Last week we discovered we had a leaky roof.
After realising the issue was from four different areas in the roof, we knew we had to repair the whole roof. The tiles are years old, and we had been riding our luck for a while with the house, just patching it up here and there. This time, the house had had quite enough, and was telling us about it.
The initial reaction was something I could hold with mindfulness: that shock, that annoyance at such a thing, during a lockdown, during a time when money was precious. I breathed and breathed, feeling my annoyance, smiling at it, knowing it was there and calming it. I went and made myself a cup of tea, and I sat with that, holding the mug gently, taking the time to drink it and really taste the tea. I paused in my condemnation at the universe and whatever else I wanted to blame.
I’ve learned from my practice of mindfulness. I’ve learned not to take things personally; that whatever comes our way is what comes. That every arrival to our door is a lesson – a gift just waiting to be unwrapped. At the time of the news, I had no idea what the gift of a leaky roof could be, but knowing I looked at it with curiosity rather than annoyance meant it wasn’t a threat to my well-being; I was comfortable with it.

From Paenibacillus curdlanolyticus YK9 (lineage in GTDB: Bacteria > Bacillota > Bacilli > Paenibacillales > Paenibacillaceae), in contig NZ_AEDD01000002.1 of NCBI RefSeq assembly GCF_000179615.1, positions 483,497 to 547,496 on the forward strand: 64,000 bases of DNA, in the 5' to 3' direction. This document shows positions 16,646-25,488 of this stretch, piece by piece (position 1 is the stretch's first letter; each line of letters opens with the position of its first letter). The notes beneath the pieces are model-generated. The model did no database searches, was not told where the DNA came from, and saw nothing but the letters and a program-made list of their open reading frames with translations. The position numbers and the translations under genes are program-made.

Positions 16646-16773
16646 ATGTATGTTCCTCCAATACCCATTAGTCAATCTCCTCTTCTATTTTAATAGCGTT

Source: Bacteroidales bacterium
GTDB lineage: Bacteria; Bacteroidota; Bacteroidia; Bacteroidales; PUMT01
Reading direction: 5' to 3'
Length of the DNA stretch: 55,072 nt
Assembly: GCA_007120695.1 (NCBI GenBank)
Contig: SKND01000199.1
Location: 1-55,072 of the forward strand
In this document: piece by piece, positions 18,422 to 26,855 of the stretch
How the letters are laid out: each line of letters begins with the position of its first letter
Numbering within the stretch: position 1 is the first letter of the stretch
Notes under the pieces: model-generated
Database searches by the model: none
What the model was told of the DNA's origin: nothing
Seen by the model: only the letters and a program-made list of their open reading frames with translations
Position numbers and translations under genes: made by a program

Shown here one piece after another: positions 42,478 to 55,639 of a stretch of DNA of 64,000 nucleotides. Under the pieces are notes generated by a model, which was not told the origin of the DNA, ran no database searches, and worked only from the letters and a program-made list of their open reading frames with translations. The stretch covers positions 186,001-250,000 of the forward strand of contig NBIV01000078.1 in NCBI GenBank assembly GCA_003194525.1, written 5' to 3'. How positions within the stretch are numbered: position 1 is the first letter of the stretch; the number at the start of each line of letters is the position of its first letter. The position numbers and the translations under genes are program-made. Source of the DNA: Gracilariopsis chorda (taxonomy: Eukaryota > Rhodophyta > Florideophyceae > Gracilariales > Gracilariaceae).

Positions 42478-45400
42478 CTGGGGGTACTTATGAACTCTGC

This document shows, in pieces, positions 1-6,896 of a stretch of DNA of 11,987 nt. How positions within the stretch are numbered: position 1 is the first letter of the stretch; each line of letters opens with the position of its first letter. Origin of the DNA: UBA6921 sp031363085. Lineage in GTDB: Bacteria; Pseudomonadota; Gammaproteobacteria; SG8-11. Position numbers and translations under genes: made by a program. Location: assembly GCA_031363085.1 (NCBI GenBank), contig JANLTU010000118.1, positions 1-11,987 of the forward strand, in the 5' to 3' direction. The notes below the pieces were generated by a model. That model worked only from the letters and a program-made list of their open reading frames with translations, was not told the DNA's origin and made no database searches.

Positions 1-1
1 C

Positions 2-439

After a few days, I sat and meditated and suddenly came up with an epiphany: one gift was shown to me. With excitement, I scribbled in my notebook, and came up with a plan to help with my income. It had been something I’d be toying with before, a change to my delivery of mindfulness courses with Zen Life Fife. Only, because I felt my needs were met, I chose not to pursue it at the time.
The leaky roof had shown me that my needs weren’t fully met; that I’d never put enough money aside to cope with things like sudden house improvements/repairs. It was always something I’d put off, not really expecting things to happen…but of course, things do happen. Also, I had noticed that I’d been offering the same things for a while in my business; in some way, I’d gotten complacent about it and wasn’t giving it my all. I realised as well that for things to improve, for things to become truly amazing, we have to give things our all. As Roald Dahl once famously said, ‘lukewarm isn’t enough’. We need to be passionate about our lives, about our service/purpose.
How fascinating, then, for a leaky roof – on the surface of it, a watery pit of gloom and doom -to be transformed into a kickstart for a new approach at some aspects of my business, and a rekindling of the passion that got me started in the first place!
Thank you, leaky roof. Welcome in, leaky roof. You are teaching and showing me so much.